Continue reading →


Oct 10

Andrew Marr and the inadequate, pimpled and single

It seems highly unlikely that Andrew Marr meant what he said very seriously when he laid into bloggers at the Cheltenham Literary Festival, describing them as “inadequate, pimpled and single.”

Marr can’t seriously believe that many people nowadays think that bloggers or “citizen journalists” (whatever they are) are going to “replace” journalism, even if they have already changed it.

He seems to be confusing people who comment online with bloggers. These categories overlap, but aren’t the same. Marr is on to something in drawing attention to the unreadability of long comment threads. They’re rarely rewarding, many comments overlap, the sequence is incoherent and quantity of rewarding reads very low. As Marr says, it’s the anger that makes them off-putting.

I’d predict that newspaper websites in particular will start to look ever harder for ways of reducing the prominence of comment strings, moderated or otherwise, despite having strained so hard to generate them only recently. You can see the trend already in “Editor’s picks” which function as a short-cut through the ranting. Surely there will before long be software which enables comment threads to reduce duplication, get the best to the top and actually distinguish by value added? Perhaps it’s already out there and I don’t know about it.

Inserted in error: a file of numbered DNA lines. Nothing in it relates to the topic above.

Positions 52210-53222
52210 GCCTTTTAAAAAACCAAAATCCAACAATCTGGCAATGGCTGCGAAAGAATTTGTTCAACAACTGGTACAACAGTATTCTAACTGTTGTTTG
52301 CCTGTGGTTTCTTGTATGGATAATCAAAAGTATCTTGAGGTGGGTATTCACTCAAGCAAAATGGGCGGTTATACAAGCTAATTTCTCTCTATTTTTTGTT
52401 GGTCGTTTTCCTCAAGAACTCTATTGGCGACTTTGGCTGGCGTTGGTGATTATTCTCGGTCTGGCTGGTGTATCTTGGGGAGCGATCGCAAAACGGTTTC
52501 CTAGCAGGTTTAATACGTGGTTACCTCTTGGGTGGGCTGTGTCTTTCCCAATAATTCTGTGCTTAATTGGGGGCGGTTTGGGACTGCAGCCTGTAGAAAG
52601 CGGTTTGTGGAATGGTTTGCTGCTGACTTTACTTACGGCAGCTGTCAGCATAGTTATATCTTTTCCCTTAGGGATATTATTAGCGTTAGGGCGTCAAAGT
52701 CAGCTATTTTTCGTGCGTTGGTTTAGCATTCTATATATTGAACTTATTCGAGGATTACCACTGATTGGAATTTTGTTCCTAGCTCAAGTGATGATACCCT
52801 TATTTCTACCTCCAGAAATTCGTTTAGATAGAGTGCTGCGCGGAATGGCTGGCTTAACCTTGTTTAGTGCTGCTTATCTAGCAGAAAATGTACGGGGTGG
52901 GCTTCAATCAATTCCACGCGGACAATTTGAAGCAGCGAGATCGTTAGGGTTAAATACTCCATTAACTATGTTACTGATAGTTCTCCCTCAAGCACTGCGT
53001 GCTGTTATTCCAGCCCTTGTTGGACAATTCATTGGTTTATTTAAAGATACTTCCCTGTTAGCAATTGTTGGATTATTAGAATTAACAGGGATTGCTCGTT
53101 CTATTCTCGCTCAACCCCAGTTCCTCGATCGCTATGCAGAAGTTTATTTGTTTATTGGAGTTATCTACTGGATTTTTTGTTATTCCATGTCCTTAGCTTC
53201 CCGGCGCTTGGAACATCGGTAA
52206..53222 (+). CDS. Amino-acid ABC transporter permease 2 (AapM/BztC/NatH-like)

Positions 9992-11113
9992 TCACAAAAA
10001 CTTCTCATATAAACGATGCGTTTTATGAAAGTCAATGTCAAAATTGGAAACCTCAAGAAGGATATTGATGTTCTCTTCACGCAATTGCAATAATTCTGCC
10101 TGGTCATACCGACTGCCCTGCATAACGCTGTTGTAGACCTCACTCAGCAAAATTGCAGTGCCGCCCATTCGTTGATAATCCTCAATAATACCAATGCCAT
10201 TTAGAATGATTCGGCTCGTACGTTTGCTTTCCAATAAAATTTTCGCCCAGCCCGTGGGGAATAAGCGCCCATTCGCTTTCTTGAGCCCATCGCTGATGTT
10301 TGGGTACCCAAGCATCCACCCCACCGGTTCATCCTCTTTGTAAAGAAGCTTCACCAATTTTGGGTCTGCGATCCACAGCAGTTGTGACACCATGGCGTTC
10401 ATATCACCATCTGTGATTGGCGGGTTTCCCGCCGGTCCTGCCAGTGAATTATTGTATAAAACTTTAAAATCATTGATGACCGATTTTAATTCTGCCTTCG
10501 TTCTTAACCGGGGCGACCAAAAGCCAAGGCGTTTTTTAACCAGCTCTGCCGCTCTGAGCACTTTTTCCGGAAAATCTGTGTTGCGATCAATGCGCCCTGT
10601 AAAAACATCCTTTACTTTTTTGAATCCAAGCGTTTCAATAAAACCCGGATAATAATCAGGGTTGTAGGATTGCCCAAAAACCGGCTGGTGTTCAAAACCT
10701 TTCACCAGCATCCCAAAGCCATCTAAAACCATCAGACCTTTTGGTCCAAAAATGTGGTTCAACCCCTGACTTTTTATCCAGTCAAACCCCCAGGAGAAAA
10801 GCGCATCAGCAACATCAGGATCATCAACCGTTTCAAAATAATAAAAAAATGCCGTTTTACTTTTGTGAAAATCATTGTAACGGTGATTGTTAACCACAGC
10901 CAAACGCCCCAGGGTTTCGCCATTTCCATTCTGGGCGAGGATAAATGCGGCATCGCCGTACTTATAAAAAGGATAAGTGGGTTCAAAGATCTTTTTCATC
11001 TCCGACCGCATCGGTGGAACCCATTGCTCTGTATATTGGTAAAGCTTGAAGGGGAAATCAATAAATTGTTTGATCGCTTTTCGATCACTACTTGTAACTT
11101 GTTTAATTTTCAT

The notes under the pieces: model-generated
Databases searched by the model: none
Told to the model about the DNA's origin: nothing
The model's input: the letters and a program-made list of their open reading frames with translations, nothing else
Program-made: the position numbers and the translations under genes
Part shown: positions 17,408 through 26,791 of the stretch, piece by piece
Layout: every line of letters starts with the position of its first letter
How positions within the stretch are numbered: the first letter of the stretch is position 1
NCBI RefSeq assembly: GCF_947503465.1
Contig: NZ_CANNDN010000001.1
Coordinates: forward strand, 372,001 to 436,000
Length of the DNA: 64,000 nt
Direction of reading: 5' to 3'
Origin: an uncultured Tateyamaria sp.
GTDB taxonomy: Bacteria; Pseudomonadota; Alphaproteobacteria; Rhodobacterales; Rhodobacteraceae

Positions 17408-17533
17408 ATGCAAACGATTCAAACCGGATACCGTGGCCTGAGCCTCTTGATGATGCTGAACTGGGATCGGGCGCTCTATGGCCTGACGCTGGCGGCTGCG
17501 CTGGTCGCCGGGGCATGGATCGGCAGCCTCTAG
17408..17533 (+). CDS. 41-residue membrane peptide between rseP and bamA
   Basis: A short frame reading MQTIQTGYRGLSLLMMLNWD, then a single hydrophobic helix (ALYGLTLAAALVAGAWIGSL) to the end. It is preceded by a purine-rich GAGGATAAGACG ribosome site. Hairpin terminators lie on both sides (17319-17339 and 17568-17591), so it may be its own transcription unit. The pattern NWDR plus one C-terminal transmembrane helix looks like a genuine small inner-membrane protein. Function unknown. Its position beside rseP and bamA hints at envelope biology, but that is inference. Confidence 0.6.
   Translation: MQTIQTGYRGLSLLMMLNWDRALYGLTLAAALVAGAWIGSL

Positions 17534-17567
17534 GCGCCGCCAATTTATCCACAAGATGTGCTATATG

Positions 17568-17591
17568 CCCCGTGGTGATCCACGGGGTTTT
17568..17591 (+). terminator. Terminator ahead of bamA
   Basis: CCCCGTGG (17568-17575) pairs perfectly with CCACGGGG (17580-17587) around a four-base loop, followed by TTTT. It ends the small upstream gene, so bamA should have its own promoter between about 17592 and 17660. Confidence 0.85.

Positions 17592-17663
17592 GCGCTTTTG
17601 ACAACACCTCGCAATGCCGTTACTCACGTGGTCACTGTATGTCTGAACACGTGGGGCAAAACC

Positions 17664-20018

Continue reading →


Jul 10

Wikileaks and what they mean for journalism

The Wikileaks release of the Afghan war logs has unleashed a hail of commentary ranging from learned treatises on deciphering military jargon, through the morality of war to the implications for media and democracy. This post deals with what we’ve learnt about journalism. So far.

1. The unforeseen effects of quantity. Stories which begin with huge caches of data may begin with a bang (if the data is shown to mainstream media in advance, as here) but however they start, they will go on for a long time. A long tail of fresh stories will be fed by discoveries which can only, in the nature of the source material, be made slowly. The pace of the reporting changes; the sources of discoveries will be varied. We can see what one writer neatly termed the “sheer weight of failure” but we can’t see many detailed patterns until more work is done.

The estimates of what percentage of the logs have been trawled by whom vary. Two per cent? Five? Wikileaks said that documents had been witheld to protect individuals at risk. Did that mean that Wikileakers had been through 100% of the total? The Times this morning carried a story (can only be seen with payment) saying the raw documents did put Afghans at risk and suggesting that the screening was less than complete.

But whatever the exact extent of anyone’s knowledge, every conclusion about this is provisional  (and that includes my judgement in the post immediately below this on the Pentagon Papers comparison).

Continue reading →